Don't worry; even if none of these things are delivered to me on or around Christmas morning, I will still continue to instill faith in your mission and place homemade baked goods and carrots out for you and your work crew. (I can put these in Rubbermaid containers if you'd like to take some with you for the road? You may get nibbly flying over Asia or the Middle East, although you've probably already passed those places by the time you get to us. You know what? I'll just warm up some dinner and leave it in the oven so you guys can refuel before hitting the Americas.)

Best of luck on your travels and happy holidays to you and yours.

Much love,
Liz Pardue-Schultz

On the upside...

So, I've figured out how antidepressants work. You're pretty sure you're feeling the same until WHAM! one morning the laundry's not been done and the only thing left in your closet is your single pair of Skinny Jeans. The ones you haven't worn since early 2005 [when you started piling on weight completely unrelated to having a baby or even dating anyone for an extended amount of time] but you can't bear to part with because of their exquisite flares at the bottom and the leather laces that dart up the backs of them that make you look oh-so effeminately casual and lithe when you can actually squeeze yourself into them. Laughing to yourself [and your spouse] you say, "I'll bet this is where we draw the line on my magically effortless weight loss plan" as you cautiously take the mythical Skinny Jeans from their perch.

When they slide over your hips and comfortably fit your frame the Great Breakthrough of Antidepressants makes it's first strike. With a "HOLY SHIT!" and a broad smile, you are safe in the knowledge that Everything is Going to Be Okay.


In other news, we've acquired another cat. A 4-month-old kitten we received at a yard sale as a free gift when I purchased 50 articles of baby clothing for $40 and have debated keeping for two weeks now. Because of the massive black blot that monopolizes her back, we were going to call her Rorschach ("Rory" for short) but because that doesn't roll off the tongue, we've settled on "Eva", which has no mythical/symbolic basis but somehow seems to resonate with us. Benny likes her, Chloe loves her and Greg REAAAAALLLY loves her, so the house may be a bit tighter, but I'm thinking it's worth it.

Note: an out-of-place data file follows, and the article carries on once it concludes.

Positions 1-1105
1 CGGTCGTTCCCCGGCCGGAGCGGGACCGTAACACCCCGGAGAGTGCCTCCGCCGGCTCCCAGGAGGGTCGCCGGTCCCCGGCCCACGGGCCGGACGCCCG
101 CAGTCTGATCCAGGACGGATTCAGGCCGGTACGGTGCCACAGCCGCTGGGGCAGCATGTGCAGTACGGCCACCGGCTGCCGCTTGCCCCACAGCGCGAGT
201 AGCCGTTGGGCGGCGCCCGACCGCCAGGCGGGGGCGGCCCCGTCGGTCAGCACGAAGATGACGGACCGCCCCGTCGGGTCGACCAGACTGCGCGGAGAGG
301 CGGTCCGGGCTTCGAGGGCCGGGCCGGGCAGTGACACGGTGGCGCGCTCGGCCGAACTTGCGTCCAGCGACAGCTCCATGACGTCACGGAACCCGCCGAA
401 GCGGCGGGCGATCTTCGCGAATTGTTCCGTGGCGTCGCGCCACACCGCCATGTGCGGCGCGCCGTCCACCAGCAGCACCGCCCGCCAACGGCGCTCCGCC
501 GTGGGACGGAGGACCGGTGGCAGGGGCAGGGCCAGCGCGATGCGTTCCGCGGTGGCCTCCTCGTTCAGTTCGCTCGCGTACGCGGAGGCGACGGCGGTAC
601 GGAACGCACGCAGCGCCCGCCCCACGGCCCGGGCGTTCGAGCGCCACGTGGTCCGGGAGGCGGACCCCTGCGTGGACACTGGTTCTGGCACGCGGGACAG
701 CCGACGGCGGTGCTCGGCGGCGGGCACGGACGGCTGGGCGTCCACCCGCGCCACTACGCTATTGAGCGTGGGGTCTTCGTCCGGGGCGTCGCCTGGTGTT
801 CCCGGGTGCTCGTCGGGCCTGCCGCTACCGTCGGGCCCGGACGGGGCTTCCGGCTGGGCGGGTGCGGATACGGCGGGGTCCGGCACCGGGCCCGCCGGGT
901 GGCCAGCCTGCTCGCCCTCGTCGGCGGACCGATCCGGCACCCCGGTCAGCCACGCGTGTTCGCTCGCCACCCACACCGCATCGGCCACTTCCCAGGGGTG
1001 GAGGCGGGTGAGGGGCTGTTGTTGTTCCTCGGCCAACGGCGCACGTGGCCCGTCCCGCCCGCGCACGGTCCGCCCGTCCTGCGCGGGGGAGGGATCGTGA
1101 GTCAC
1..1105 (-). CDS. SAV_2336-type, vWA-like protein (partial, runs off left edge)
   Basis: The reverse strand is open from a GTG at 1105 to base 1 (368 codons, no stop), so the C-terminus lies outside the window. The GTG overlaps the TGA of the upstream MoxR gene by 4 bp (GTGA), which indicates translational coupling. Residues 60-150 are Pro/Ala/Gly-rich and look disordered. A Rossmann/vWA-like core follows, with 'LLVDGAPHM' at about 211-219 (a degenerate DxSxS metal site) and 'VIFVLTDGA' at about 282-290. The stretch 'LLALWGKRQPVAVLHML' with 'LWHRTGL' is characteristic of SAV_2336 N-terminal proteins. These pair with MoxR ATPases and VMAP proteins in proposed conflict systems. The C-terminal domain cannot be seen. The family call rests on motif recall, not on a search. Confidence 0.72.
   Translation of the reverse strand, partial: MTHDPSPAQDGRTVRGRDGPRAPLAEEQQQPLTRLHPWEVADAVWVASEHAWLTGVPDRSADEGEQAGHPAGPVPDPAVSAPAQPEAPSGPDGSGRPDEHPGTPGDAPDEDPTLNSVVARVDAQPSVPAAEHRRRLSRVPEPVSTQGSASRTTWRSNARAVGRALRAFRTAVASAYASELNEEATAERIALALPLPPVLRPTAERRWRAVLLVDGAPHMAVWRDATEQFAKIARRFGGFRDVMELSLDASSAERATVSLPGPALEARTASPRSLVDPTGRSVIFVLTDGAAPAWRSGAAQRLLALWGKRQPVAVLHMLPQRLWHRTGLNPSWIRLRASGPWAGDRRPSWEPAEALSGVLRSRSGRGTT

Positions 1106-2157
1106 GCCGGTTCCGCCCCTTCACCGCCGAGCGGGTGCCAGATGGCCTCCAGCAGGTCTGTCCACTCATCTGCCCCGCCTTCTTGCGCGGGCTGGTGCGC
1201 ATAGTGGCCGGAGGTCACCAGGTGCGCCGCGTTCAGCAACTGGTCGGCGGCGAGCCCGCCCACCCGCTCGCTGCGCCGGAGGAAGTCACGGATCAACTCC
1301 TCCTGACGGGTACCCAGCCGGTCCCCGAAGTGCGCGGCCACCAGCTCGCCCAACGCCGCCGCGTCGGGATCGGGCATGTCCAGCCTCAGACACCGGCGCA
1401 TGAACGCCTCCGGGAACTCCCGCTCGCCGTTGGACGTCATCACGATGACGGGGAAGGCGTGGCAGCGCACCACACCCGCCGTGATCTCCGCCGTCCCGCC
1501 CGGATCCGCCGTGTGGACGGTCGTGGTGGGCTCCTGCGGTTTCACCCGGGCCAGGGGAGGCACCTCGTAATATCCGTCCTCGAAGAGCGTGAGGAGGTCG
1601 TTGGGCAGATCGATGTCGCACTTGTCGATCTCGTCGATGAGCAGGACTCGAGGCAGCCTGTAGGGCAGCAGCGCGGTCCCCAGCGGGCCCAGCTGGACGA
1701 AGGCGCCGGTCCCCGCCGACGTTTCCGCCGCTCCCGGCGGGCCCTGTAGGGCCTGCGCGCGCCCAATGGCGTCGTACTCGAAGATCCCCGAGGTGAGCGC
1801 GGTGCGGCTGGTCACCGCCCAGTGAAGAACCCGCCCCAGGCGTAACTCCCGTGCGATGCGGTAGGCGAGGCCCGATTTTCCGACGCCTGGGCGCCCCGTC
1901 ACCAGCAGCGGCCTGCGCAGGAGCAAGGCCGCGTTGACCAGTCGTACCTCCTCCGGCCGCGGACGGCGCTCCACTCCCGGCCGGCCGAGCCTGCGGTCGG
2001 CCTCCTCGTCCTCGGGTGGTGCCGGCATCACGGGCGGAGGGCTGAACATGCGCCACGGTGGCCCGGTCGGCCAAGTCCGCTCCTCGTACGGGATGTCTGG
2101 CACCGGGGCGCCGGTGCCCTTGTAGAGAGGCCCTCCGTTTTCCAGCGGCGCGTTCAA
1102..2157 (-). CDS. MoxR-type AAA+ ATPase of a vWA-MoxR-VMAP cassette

Better. Happier. Forward-moving. Not necessarily "great" again, but it's nice to feel steadily better.
There's a writing prompt in Rob Breszny's Pronoia that invites his readers to describe the last day of their childhoods.

As the sun gently melts the glaze from the ground this morning, I am positive that that day is today.

I've mentioned it before, but I've never had one singular friend in which I put all my trust, in whom I confided every dirty, shameful truth, around whom I felt I really belonged and was completely accepted... loved, even. My whole life I've passed through friendships, letting many go despite my desperate attempts to cling tightly to prefabricated notions of what a "best friend" should be. And I am fortunate that in my 25th year, I have a smattering of dear, loyal friends scattered across the globe that I would trust my life with. My parents always told me that I'd only be able to count my real friends on one hand and, somehow, I've emerged from a selfish, destructive past with a few more than that happily by my side. Despite my direct contradictions and resistance to his judgment, God continues to bless my life.